Pakistan was not the only country to push back at China’s approach towards Belt and Road. Nepal joined Pakistan last November in withdrawing from dam projects because of China’s commercial terms.

More recently, protests against the forced resettlement of eight Nepali villages have apparently persuaded CWE Investment Corporation, a subsidiary of China Three Gorges, to consider pulling out of a 750 megawatt hydropower project. CWE said it was looking at canceling the project because it is “financially unfeasible.”

Malaysian Prime Minister Mahathir Muhammad has suspended or canceled $26 billion in Chinese-funded projects since his election victory in May.

Similarly, Myanmar is negotiating a significant scaling back of a Chinese-funded port project on the Bay of Bengal from one that would cost $7.3 billion to a more modest development that would cost $1.3 billion in a bid to avoid shouldering an unsustainable debt.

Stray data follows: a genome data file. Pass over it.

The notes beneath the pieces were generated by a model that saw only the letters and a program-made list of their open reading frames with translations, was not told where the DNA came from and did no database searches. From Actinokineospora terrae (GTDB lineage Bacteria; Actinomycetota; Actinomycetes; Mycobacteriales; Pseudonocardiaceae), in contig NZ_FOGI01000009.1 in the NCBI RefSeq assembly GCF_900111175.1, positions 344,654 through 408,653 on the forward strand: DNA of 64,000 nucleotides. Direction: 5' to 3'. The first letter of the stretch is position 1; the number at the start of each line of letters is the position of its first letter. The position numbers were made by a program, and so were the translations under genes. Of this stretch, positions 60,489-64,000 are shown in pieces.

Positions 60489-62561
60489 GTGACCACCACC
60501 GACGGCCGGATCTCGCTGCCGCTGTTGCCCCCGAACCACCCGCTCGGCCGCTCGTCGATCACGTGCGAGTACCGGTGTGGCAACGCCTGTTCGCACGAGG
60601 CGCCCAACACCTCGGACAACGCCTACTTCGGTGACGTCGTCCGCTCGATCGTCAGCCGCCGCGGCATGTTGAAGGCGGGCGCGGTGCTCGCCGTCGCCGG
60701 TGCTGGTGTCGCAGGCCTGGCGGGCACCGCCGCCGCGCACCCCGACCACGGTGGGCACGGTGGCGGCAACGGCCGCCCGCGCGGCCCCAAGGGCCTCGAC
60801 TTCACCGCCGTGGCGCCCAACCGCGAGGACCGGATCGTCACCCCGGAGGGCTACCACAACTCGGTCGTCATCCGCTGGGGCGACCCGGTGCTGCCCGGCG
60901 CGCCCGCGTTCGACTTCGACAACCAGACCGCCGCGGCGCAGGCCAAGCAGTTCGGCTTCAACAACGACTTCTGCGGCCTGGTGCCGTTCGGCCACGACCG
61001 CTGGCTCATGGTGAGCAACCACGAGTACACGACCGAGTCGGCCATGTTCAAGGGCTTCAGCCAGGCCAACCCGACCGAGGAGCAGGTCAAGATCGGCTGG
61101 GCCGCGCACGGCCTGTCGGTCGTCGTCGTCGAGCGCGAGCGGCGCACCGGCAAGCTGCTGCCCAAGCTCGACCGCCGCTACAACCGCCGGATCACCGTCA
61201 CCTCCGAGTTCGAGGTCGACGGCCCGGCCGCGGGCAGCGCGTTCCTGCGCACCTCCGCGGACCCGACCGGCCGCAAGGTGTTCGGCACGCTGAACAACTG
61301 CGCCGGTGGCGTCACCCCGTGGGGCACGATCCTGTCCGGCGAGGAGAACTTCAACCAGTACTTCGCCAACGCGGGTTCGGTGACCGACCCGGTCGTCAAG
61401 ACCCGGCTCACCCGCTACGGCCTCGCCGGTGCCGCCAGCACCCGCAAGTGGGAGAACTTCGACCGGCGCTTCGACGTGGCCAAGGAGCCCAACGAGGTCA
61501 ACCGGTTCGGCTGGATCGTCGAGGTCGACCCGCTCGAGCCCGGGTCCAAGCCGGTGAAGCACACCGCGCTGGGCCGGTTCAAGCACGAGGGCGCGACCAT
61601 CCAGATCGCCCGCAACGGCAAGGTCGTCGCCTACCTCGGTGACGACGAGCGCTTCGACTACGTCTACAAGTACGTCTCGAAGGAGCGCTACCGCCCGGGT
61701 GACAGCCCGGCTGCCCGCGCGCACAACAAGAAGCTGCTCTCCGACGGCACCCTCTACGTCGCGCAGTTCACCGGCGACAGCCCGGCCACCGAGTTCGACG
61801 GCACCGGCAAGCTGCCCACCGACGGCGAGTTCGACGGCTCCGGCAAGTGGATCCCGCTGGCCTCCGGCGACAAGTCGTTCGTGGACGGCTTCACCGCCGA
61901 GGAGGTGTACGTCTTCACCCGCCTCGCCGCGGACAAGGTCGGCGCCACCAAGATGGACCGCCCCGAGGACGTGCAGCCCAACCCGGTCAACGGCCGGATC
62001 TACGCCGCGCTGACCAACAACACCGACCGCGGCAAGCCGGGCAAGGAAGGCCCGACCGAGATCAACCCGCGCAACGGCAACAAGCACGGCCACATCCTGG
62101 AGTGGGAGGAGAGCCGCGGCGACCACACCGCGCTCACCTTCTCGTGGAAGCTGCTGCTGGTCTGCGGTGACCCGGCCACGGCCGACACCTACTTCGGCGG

China has written off an undisclosed amount of Tajik debt in exchange for its ceding control of some 1,158 square kilometers of disputed territory close to the Central Asian nation’s border with China’s troubled northwestern province of Xinjiang.

Zambia, following in the footsteps of Sri Lanka, which was forced to give China a major stake in its port of Hambantota because it could not service its debt, was left this month with no choice but to hand over control of its international airport as well as a state power company.

The Chinese concession also comes amid increased international attention on China’s crackdown on Turkic Muslims in Xinjiang, including the rollout of its 21st-century Orwellian surveillance state.

The concession is part of a concerted effort to downplay the geopolitical nature of the Belt and Road Initiative, and stress its sustainable development and job-creation aspects.

Ray Washburne, president and CEO of the Overseas Private Investment Corporation (OPIC), an intergovernmental agency that channels U.S. private capital into overseas development projects, earlier depicted the Belt and Road Initiative as a ploy by China to ingratiate itself with other countries by funding infrastructure projects.